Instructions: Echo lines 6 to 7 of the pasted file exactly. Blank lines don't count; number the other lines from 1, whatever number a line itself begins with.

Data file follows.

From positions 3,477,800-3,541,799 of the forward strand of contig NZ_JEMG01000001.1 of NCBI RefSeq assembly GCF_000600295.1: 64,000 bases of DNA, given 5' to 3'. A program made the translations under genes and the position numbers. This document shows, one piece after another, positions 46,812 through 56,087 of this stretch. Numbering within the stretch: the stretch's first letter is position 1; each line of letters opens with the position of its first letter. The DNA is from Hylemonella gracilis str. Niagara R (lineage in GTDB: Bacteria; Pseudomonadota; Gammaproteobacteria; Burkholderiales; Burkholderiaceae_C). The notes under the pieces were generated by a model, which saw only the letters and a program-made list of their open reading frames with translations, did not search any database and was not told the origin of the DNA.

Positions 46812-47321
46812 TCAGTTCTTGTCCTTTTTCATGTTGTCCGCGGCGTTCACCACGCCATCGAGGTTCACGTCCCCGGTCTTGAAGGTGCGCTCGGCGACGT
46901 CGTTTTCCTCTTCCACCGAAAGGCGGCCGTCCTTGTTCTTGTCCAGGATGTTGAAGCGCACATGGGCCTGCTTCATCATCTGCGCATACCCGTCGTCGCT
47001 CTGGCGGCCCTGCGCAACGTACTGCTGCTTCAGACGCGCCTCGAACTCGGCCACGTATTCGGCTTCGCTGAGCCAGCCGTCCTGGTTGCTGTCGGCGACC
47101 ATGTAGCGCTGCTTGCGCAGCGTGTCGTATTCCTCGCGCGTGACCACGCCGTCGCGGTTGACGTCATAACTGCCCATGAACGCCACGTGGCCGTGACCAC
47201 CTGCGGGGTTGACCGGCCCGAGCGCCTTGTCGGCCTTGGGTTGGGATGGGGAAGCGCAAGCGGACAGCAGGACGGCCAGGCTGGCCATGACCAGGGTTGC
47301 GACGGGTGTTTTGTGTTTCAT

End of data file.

47101 ATGTAGCGCTGCTTGCGCAGCGTGTCGTATTCCTCGCGCGTGACCACGCCGTCGCGGTTGACGTCATAACTGCCCATGAACGCCACGTGGCCGTGACCAC
47201 CTGCGGGGTTGACCGGCCCGAGCGCCTTGTCGGCCTTGGGTTGGGATGGGGAAGCGCAAGCGGACAGCAGGACGGCCAGGCTGGCCATGACCAGGGTTGC